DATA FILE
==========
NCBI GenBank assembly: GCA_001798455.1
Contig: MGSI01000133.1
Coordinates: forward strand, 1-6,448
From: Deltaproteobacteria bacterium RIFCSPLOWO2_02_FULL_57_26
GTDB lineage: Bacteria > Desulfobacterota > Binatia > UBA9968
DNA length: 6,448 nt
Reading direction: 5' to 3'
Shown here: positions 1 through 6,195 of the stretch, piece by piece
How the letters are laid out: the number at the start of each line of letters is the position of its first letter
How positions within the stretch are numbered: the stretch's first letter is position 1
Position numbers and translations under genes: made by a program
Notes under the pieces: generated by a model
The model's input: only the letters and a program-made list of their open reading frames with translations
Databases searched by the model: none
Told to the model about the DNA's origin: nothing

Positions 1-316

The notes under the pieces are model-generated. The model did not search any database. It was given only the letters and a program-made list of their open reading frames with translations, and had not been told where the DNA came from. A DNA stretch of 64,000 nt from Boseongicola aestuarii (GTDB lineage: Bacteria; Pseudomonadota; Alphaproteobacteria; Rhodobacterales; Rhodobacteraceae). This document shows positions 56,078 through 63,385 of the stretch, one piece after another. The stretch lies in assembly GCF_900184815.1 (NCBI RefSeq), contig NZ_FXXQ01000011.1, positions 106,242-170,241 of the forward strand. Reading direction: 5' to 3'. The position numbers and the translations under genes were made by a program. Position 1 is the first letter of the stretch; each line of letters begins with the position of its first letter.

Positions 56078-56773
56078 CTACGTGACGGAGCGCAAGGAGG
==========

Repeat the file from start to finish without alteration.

NCBI GenBank assembly: GCA_001798455.1
Contig: MGSI01000133.1
Coordinates: forward strand, 1-6,448
From: Deltaproteobacteria bacterium RIFCSPLOWO2_02_FULL_57_26
GTDB lineage: Bacteria > Desulfobacterota > Binatia > UBA9968
DNA length: 6,448 nt
Reading direction: 5' to 3'
Shown here: positions 1 through 6,195 of the stretch, piece by piece
How the letters are laid out: the number at the start of each line of letters is the position of its first letter
How positions within the stretch are numbered: the stretch's first letter is position 1
Position numbers and translations under genes: made by a program
Notes under the pieces: generated by a model
The model's input: only the letters and a program-made list of their open reading frames with translations
Databases searched by the model: none
Told to the model about the DNA's origin: nothing

Positions 1-316

The notes under the pieces are model-generated. The model did not search any database. It was given only the letters and a program-made list of their open reading frames with translations, and had not been told where the DNA came from. A DNA stretch of 64,000 nt from Boseongicola aestuarii (GTDB lineage: Bacteria; Pseudomonadota; Alphaproteobacteria; Rhodobacterales; Rhodobacteraceae). This document shows positions 56,078 through 63,385 of the stretch, one piece after another. The stretch lies in assembly GCF_900184815.1 (NCBI RefSeq), contig NZ_FXXQ01000011.1, positions 106,242-170,241 of the forward strand. Reading direction: 5' to 3'. The position numbers and the translations under genes were made by a program. Position 1 is the first letter of the stretch; each line of letters begins with the position of its first letter.

Positions 56078-56773
56078 CTACGTGACGGAGCGCAAGGAGG